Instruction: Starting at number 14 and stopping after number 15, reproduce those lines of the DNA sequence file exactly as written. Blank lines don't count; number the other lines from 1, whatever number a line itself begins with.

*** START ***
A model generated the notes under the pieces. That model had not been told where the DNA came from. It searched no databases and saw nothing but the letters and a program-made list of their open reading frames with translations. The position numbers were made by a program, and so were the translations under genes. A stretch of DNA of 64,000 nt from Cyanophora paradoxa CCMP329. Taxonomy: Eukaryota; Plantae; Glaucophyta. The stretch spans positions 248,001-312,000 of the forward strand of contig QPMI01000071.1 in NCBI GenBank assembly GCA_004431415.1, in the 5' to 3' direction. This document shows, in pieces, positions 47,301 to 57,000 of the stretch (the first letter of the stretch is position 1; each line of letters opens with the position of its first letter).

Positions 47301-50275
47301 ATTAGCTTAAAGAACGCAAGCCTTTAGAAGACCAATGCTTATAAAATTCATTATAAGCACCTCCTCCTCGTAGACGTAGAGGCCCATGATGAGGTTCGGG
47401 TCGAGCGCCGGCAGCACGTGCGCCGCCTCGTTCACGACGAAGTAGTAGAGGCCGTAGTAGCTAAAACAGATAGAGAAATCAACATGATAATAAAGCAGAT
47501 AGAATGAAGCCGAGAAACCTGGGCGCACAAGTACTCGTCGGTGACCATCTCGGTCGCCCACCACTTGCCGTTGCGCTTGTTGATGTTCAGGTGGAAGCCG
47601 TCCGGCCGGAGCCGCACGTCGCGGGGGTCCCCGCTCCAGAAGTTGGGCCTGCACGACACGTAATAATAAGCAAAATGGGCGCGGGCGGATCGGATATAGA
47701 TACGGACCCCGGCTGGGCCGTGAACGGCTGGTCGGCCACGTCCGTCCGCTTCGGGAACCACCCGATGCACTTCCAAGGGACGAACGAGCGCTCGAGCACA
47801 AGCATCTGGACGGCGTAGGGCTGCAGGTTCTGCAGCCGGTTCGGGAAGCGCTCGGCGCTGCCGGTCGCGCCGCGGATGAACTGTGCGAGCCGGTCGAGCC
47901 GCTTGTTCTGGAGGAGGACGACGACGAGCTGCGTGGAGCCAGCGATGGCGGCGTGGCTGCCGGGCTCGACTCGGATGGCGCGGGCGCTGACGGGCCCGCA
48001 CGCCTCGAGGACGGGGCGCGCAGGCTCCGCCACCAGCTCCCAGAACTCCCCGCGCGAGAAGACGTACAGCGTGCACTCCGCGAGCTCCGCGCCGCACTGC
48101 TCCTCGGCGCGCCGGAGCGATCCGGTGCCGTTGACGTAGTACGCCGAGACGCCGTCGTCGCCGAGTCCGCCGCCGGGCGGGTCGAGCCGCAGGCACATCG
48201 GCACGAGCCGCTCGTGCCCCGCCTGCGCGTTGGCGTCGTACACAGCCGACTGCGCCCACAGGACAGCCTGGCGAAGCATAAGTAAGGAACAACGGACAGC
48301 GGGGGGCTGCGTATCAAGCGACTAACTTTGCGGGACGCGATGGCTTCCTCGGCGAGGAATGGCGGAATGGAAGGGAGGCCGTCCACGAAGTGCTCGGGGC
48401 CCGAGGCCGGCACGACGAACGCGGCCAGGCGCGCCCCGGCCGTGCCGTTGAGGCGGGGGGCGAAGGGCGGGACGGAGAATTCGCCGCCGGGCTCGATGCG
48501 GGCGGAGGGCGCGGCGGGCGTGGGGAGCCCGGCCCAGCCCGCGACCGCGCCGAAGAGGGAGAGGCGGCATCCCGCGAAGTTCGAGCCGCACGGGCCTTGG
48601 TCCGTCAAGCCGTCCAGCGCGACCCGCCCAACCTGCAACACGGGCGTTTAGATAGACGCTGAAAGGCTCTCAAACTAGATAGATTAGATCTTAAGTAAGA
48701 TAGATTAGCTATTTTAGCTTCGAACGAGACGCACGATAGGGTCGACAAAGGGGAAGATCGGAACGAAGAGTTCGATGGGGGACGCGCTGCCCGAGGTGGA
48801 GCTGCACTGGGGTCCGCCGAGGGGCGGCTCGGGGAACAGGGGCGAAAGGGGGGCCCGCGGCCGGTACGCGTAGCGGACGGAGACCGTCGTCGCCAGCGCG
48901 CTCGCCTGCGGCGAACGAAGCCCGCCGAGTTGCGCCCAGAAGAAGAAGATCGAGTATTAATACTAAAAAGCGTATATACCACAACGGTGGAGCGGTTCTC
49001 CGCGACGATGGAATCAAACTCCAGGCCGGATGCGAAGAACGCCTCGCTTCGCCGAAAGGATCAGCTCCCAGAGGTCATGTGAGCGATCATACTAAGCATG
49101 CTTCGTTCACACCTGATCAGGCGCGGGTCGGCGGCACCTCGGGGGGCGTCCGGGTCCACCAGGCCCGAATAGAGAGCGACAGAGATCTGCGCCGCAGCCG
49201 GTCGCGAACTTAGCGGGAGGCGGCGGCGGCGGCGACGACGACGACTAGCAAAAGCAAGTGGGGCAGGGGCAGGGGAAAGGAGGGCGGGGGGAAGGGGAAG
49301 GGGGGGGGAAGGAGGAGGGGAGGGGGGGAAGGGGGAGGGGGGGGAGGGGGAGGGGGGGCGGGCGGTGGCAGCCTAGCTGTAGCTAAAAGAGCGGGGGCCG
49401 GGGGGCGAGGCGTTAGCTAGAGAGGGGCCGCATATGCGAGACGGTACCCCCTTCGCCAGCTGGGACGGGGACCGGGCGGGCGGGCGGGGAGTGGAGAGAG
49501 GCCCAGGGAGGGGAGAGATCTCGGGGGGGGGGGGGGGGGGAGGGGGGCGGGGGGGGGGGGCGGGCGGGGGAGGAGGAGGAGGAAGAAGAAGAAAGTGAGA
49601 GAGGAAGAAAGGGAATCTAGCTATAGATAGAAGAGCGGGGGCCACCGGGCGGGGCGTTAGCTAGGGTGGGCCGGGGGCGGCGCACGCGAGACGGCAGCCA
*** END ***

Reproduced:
48401 CCGAGGCCGGCACGACGAACGCGGCCAGGCGCGCCCCGGCCGTGCCGTTGAGGCGGGGGGCGAAGGGCGGGACGGAGAATTCGCCGCCGGGCTCGATGCG
48501 GGCGGAGGGCGCGGCGGGCGTGGGGAGCCCGGCCCAGCCCGCGACCGCGCCGAAGAGGGAGAGGCGGCATCCCGCGAAGTTCGAGCCGCACGGGCCTTGG